“Who do people say that I am?” and “Who do YOU say that I am?” Our scripture professor at St. Paul Seminary commented that these two questions posed by Jesus in today’s gospel are the most important questions in the entire bible. The response to the first reflects what a person has learned from theological study, scripture reading, and the opinion and testimony of other people. The response to the second indicates what that person, after reflecting and perhaps wrestling with what he or she has been told by others, now believes in his or her mind and heart. How would you answer these two questions?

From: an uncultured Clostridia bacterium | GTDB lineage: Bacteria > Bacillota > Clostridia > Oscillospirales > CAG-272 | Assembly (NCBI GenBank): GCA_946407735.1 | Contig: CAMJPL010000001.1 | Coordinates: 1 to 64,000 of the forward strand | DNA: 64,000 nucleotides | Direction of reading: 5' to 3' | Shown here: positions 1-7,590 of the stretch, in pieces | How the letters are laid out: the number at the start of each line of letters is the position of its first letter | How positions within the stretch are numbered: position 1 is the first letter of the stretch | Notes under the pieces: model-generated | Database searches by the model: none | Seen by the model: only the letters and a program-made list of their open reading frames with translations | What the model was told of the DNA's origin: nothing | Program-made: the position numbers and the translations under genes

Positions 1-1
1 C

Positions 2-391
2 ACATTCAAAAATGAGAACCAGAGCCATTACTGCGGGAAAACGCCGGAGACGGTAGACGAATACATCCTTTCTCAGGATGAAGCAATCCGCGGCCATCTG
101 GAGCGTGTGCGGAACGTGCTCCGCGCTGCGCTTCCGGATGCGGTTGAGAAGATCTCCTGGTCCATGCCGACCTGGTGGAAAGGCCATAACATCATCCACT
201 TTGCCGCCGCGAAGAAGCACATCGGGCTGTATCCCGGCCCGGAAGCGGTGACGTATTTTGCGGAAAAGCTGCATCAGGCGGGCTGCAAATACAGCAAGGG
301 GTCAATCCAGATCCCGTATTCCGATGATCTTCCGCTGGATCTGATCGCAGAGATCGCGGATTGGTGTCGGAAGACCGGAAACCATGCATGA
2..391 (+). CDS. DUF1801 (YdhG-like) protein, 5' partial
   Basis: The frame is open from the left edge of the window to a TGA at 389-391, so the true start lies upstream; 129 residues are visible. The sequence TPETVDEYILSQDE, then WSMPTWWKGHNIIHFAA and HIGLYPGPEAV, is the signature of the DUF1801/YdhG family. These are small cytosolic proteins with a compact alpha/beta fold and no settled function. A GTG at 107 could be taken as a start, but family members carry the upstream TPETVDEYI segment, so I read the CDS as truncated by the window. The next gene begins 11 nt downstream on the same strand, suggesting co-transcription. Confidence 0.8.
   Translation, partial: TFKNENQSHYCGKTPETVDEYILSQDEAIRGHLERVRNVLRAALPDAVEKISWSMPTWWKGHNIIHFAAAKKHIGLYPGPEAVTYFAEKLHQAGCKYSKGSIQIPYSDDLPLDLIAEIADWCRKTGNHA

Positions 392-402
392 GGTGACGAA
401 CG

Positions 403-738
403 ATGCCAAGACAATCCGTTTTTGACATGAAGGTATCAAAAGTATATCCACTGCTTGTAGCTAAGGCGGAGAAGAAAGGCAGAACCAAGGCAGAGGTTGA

When Peter professed that Jesus was the Christ, the Messiah, his understanding of what that meant was formed by popular hopes in a worldly leader who would bring usher in a new age of prominence and prosperity for the Jewish people. When Jesus went on to speak of his suffering and death, Peter, overconfident in having correctly identified Jesus as the Christ, tries to correct and assure Jesus not to even consider such things. For trusting in his human logic rather than seeking guidance from God, Peter is called a Satan, indicating that his words had been an actual temptation for Jesus. How often do we, like Peter, evaluate situations by human or worldly standards rather than those of God?